420 million years ago, life began moving slowly up from ocean habitats onto land. During this time, land on Earth was separated into a southern supercontinent, known as Gondwana, and a northern landmass – Laurasia. First plants, then small invertebrates crawled out of the ocean to start a terrestrial tradition.
The evidence for the earliest land living, however, has until now been found only on what was Laurasia, in areas in Asia. Robert Gess from the University of Witwatersrand reported August 28 in the journal African Invertebrates that a new scorpion species from Gondwana has been discovered – a find that is changing paleontological thought about early terrestrial life.
Gondwanascorpio emzantsiensis lived 350 million years ago, during the Late Devonian, in what is now Eastern Cape, South Africa. Gess discovered and examined fossils of one of the creature’s legs– including the patella, telson, and a body segment.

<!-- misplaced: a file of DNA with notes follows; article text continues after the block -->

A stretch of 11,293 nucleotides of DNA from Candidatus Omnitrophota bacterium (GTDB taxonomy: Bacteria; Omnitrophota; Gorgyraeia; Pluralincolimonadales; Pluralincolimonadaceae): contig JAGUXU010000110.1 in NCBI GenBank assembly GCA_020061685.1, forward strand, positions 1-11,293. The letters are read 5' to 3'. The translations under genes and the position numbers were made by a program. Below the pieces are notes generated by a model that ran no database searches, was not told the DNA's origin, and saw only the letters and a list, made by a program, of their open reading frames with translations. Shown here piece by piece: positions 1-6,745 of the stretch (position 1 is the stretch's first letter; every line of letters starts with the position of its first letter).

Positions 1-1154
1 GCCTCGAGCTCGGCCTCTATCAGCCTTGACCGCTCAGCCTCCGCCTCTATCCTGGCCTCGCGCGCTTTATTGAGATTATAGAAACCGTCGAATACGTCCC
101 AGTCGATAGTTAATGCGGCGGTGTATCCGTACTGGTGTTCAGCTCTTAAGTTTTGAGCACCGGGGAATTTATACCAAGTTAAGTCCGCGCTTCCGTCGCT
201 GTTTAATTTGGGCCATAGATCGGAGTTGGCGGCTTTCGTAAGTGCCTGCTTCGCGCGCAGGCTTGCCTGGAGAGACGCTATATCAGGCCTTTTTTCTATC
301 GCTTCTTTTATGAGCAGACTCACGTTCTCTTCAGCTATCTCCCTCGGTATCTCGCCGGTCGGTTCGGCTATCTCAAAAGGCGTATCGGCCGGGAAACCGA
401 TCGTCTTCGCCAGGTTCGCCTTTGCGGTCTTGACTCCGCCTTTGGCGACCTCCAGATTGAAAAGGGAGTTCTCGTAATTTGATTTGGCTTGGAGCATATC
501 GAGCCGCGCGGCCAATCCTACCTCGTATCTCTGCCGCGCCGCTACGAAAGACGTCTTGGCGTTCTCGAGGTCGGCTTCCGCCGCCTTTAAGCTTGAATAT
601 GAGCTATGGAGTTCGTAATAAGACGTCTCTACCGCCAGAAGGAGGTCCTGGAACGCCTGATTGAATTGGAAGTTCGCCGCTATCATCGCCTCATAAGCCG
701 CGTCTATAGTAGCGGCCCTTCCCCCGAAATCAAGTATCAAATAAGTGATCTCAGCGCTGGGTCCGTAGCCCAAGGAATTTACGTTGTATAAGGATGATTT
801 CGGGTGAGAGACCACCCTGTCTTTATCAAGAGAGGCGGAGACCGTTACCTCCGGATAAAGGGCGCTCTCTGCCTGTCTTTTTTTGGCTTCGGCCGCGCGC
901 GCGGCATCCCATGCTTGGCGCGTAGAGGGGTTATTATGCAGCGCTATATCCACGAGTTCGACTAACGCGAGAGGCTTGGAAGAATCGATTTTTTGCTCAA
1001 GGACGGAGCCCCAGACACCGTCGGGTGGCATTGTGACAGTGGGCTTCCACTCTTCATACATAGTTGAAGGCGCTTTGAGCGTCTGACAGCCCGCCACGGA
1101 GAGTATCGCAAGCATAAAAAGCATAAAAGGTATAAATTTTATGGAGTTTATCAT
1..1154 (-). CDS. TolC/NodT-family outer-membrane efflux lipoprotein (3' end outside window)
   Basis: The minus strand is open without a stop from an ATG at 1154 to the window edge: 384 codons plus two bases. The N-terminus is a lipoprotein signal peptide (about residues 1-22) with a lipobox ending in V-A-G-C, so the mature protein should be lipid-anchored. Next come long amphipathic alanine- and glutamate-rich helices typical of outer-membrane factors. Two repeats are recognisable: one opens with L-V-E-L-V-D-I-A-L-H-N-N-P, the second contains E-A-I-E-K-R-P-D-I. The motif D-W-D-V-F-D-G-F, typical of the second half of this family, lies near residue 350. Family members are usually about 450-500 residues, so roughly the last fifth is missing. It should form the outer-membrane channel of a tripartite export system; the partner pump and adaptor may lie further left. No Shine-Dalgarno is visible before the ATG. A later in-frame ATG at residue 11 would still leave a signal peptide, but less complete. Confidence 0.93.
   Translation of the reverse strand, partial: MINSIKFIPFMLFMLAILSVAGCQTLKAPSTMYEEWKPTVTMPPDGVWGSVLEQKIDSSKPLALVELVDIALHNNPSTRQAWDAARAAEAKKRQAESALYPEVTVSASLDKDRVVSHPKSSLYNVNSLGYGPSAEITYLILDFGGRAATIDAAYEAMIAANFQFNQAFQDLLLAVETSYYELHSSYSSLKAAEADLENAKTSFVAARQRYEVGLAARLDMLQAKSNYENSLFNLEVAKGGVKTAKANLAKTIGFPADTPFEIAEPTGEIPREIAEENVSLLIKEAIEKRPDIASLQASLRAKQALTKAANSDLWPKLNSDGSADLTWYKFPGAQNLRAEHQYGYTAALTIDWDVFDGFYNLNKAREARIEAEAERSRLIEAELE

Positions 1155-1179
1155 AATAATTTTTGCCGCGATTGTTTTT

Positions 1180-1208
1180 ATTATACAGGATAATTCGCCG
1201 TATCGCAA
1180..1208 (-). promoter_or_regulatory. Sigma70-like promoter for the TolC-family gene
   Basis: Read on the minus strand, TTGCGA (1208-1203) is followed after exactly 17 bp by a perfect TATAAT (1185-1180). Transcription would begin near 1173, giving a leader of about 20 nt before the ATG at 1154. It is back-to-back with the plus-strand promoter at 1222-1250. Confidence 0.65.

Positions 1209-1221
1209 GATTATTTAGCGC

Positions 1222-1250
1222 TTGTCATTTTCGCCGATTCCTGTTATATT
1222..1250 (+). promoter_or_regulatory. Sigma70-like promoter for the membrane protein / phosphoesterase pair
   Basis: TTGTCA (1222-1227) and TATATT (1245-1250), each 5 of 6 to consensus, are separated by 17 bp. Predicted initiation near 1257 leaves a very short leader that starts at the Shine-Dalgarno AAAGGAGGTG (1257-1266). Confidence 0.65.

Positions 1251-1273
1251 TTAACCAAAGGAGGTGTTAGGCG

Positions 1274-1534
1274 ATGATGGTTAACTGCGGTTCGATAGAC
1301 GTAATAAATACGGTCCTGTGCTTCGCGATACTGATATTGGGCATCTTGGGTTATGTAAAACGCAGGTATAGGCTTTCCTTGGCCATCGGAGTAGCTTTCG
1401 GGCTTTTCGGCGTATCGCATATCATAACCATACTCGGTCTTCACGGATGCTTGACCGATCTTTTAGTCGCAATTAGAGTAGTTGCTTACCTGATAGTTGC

Gondwanascorpio emzantsiensis is similar to scorpions now living in China (the area that used to be Laurasia). Its fossils indicate that the ancient supercontinents Gondwana and Laurasia were probably closer in distance than scientists had previously estimated. The modern scorpions may be living relatives of the prehistoric G. emzantsiensis – the two probably shared an ancestor long ago that migrated across the supercontinents and subsequently diverged into different species.
Just like any other living creature, G. emzantsiensis couldn’t have lived alone – its remains tell scientists that whole ecosystems must have been thriving on Gondwana hundreds of millions of years ago. The smaller animals on which G. emzantsiensis preyed, as well as plants and co-existing invertebrates, were probably thriving alongside this prehistoric scorpion.
Gess, R. The earliest record of terrestrial animals in Gondwana: A scorpion from the Famennian (Late Devonian) Witpoort Formation of South Africa. African Invertebrates, 54(2), 373-379. Retrieved from http://africaninvertebrates.org/ojs/index.php/AI/article/viewFile/284/252
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